Plenty of other situations can really blur these lines. 

So, if you’re not really sure, consider the potential downsides and alternatives before you commit to anything.

Why Shouldn’t You Use the Company Laptop For an Interview? (3 Points)

We’ve covered your motivations. 

Now, we can get into the risks. 

Depending on the nature of your job, the risks could be incredibly mild.

They could put your occupation at risk. 

If your work requires security clearance and you use your laptop in an unauthorized way, you could even go to jail.

Security clearance is the biggest deal.

If that describes your work, then my advice is to not do this. 

Find a different way to have the meeting.

If security clearance isn’t an issue, then I’m still talking to you.

Things could get bad, so let’s talk about the particulars.

#1 Tracking

It’s not at all uncommon for a company to track how employees use issued computers. 

The tools for tracking what you do with a laptop are sophisticated and powerful, and it’s very possible for the company to know when you take the interview. 

They can even watch the interview through your laptop without you knowing about it.

So, if there’s a chance that this all leads down a bad road, understand that hiding the interview might be very difficult.

#2 Retaliation

This is the real risk. 

It doesn’t actually matter if the company knows that you took an interview. 

What matters a lot more is what they do with that knowledge, and retaliation is probably the biggest risk. 

The company might cut your hours, responsibilities, or pay. 

Some bosses will even fire you since you were looking to leave the company anyway.

If you are in an at-will work location, then the company legally can fire you without any negative consequences on their end. 

This is what you want to consider the most carefully. 

What do you think your boss would do if they knew about your interview?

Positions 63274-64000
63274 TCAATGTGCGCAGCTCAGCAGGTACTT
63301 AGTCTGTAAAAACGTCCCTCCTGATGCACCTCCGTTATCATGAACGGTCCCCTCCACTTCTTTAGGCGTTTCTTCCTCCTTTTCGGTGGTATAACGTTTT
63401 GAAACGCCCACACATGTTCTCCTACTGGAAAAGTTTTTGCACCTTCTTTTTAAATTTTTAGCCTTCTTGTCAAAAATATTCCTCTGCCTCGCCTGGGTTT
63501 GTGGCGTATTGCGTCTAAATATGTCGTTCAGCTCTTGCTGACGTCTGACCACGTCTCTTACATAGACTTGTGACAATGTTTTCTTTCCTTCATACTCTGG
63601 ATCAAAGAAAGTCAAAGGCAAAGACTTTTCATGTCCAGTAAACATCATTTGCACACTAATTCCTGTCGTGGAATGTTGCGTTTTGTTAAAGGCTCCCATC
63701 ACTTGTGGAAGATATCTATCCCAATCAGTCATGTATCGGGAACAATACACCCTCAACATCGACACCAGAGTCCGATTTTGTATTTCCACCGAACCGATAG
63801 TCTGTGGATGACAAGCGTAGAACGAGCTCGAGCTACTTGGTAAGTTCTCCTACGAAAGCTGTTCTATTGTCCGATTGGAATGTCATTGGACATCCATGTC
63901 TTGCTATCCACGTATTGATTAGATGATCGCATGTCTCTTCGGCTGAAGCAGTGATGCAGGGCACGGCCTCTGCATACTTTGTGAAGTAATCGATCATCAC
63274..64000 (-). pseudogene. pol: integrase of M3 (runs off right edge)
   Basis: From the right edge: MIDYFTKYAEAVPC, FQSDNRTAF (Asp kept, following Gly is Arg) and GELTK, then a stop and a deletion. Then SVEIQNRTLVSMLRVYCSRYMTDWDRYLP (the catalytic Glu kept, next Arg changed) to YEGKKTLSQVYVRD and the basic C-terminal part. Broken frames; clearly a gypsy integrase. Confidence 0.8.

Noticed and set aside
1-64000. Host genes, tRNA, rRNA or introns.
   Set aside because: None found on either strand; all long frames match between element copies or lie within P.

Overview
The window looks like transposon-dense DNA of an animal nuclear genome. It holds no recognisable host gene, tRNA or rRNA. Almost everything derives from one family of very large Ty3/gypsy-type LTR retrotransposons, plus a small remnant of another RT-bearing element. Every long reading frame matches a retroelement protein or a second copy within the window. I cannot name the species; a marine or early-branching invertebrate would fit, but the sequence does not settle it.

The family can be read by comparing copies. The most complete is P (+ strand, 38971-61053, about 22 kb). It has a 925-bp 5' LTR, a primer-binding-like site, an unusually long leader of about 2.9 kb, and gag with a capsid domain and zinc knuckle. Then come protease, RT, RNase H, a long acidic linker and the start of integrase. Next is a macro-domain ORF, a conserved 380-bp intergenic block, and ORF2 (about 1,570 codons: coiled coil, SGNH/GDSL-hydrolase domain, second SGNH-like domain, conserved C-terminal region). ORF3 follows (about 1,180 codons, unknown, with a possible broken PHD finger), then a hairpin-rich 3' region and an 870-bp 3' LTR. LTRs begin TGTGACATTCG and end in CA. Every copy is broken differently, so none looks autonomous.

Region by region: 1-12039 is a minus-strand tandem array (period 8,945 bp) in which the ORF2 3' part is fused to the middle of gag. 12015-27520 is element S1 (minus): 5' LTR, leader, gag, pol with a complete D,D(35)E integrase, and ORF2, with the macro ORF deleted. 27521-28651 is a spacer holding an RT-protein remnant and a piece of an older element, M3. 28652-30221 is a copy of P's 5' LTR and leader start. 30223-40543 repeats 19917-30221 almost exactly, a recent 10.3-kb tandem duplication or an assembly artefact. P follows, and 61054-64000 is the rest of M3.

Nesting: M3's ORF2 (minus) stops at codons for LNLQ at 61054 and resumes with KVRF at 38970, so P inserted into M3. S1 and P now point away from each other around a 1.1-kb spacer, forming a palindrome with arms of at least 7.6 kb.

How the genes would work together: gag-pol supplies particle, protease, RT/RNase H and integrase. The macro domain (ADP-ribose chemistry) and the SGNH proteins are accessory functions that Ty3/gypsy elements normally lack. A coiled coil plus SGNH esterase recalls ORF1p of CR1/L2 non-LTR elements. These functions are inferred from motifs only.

That should inform your decision.

#3 Company Rules

The other big risk to consider is company policy. 

If the company owns the laptop, they have the right to set and enforce rules regarding its use. 

If the rule is along the lines of “only use the laptop for work,” then you could get in trouble. 

Your contract might even spell out potential consequences of that trouble, and the company is within its legal rights to pursue such punishment.

If you’re not clear on any of this, reread your contract, employee handbook, or any other documentation attached to your job.

What Options Do You Have Besides Just Using the Company Laptop For an Interview? (3 Ways)

We’ve gone through the pros and cons. 

You have a decision to make, and it’s not always an easy one. 

Something that could help a lot is finding alternative ways to take the interview. 

You can double-check that an in-person interview is out of the question. 

If it is, there are still ways to try to do a Zoom interview without risking the wrath of the company.

I’ve got three tips for you.

If you think about it, you might be able to come up with more alternatives.

#1 Talk to Your Boss

This is basically a 50/50, so think about it carefully and read the full section before you stomp off to have a chat with your boss.

Every workplace is different. 

Some bosses will not be offended by you looking for a better job to advance your career. 

If there’s not much room for you to move up and they get it, they might even offer you a letter of recommendation.